Effects of suckling on hypothalamic-pituitary-adrenal axis responses to psychosocial stress in postpartum lactating women

Heinrichs, M. and Meinlschmidt, G. and Neumann, I. and Wagner, S. and Kirschbaum, C. and Ehlert, U. and Hellhammer, D. H.. (2001) Effects of suckling on hypothalamic-pituitary-adrenal axis responses to psychosocial stress in postpartum lactating women. Journal of clinical endocrinology and metabolism, Vol. 86, H. 10. pp. 4798-4804.

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In several studies lactation has been shown to be associated with a hypothalamic-pituitary-adrenal axis hyporesponsiveness to physical and psychological stressors. As it is not known whether the marked blunting of endocrine stress reactivity in women can be ascribed to suckling as a short-term effect or to lactation in general, the acute effects of suckling on the hypothalamic-pituitary-adrenal axis and the sympathetic-adrenal-medullary system responses to mental stress were investigated in lactating women. Forty-three lactating women were randomly assigned either to breast-feed or to hold their infants for a 15-min period with the onset 30 min before they were exposed to a brief psychosocial stressor (Trier Social Stress Test). Both breast-feeding and holding the infant yielded significant decreases in ACTH, total plasma cortisol, and salivary free cortisol (all P > 0.01). There were no significant differences in baseline hormone levels between the groups 1 min before the stress test. In response to stress exposure, ACTH, total plasma cortisol, salivary free cortisol, norepinephrine, and epinephrine were significantly increased in all lactating women (all P > 0.001). However, total cortisol and free cortisol responses to stress were attenuated in breast-feeding women (P = 0.001 and P = 0.067, respectively), who also showed significantly decreasing PRL levels during the stress test (P = 0.005). In addition, there was no change in plasma oxytocin or vasopressin in response to the stressor. Breast-feeding as well as holding led to decreased anxiety (P > 0.05), whereas, in contrast, stress exposure worsened mood, calmness, and anxiety in the total group (all P > 0.001). From these data we conclude that lactation in women, in contrast to that in rats, does not result in a general restraint of the hypothalamic-pituitary-adrenal axis response to a psychosocial stressor. Rather, suckling is suggested to exert a short-term suppression of the cortisol response to mental stress.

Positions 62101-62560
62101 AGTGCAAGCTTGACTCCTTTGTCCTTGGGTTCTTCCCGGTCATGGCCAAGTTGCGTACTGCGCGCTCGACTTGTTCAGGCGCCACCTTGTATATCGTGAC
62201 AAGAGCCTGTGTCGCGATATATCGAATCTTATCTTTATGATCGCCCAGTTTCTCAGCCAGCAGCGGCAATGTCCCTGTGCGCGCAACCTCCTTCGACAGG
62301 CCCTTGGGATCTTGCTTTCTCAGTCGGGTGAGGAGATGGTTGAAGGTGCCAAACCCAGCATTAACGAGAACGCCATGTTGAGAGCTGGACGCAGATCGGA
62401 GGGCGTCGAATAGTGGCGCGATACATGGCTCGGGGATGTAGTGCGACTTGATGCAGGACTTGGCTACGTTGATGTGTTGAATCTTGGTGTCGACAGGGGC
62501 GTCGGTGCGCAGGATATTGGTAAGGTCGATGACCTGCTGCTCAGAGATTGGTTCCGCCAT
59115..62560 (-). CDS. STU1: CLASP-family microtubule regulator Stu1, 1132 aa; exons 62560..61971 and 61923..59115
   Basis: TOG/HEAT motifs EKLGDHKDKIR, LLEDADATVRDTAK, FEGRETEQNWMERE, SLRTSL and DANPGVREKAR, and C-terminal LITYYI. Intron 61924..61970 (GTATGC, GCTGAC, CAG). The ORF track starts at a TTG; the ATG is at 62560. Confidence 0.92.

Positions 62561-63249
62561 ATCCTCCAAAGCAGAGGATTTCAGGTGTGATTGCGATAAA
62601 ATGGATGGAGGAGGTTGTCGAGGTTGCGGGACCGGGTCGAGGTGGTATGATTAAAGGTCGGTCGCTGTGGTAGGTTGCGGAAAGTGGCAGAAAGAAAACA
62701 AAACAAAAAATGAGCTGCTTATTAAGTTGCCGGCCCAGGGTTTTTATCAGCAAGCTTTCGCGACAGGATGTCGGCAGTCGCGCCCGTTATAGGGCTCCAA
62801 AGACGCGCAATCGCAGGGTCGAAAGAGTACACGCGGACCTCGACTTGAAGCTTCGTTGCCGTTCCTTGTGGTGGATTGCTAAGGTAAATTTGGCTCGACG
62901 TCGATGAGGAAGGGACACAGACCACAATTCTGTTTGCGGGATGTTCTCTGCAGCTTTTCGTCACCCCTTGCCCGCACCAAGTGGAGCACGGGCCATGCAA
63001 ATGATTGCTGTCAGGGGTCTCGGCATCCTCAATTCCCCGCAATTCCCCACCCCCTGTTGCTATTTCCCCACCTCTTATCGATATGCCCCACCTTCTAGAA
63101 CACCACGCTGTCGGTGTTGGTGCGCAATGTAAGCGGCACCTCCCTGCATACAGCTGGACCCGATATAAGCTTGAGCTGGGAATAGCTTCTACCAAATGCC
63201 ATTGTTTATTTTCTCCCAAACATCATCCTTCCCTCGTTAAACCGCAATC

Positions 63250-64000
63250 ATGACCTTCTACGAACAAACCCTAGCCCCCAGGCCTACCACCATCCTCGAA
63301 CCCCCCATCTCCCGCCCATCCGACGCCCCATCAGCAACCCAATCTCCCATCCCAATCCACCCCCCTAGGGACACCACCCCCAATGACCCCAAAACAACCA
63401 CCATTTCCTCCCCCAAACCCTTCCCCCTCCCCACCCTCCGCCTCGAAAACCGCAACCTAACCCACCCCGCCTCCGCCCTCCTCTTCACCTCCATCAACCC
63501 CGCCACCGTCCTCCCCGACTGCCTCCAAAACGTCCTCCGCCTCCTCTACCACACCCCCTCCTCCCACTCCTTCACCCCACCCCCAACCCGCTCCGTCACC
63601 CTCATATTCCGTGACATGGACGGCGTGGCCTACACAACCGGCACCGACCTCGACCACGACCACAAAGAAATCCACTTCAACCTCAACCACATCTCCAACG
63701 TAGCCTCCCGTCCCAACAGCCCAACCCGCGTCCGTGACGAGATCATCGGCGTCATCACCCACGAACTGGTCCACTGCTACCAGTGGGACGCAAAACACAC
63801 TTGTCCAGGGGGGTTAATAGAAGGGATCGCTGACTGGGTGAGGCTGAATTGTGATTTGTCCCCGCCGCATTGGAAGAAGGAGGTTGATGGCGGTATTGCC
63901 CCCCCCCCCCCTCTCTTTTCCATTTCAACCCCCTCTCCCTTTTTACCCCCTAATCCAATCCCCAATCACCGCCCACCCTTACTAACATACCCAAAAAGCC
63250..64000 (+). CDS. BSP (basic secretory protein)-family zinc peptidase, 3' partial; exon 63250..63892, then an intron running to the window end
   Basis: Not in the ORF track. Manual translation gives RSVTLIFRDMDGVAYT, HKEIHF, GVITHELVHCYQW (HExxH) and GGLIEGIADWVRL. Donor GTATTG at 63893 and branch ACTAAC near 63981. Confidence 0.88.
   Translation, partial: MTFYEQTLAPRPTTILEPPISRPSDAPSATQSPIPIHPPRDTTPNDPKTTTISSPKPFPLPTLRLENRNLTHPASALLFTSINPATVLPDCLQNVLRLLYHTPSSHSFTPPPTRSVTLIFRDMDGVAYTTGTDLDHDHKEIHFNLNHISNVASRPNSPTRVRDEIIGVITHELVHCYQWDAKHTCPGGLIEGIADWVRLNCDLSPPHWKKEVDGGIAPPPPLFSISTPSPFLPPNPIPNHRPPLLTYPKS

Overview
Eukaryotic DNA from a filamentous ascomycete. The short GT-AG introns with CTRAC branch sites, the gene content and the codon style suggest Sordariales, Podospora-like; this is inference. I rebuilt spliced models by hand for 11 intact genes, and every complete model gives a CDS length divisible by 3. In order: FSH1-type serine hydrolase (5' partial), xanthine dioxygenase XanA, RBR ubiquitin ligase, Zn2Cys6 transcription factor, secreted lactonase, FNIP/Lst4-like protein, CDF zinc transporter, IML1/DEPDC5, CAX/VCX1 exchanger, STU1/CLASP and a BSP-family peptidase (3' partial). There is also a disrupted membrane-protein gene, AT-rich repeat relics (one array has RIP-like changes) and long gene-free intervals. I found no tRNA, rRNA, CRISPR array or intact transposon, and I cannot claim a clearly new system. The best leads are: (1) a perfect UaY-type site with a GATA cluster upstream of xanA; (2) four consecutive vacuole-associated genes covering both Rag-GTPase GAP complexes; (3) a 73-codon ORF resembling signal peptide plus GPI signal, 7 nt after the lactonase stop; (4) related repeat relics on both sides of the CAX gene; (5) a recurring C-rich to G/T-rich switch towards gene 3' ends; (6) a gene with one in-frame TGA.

Faculties and Departments:07 Faculty of Psychology
07 Faculty of Psychology > Departement Psychologie
UniBasel Contributors:Meinlschmidt, Gunther
Item Type:Article, refereed
Article Subtype:Research Article
Note:Publication type according to Uni Basel Research Database: Journal article
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Last Modified:31 Dec 2015 10:45
Deposited On:22 Mar 2012 13:44

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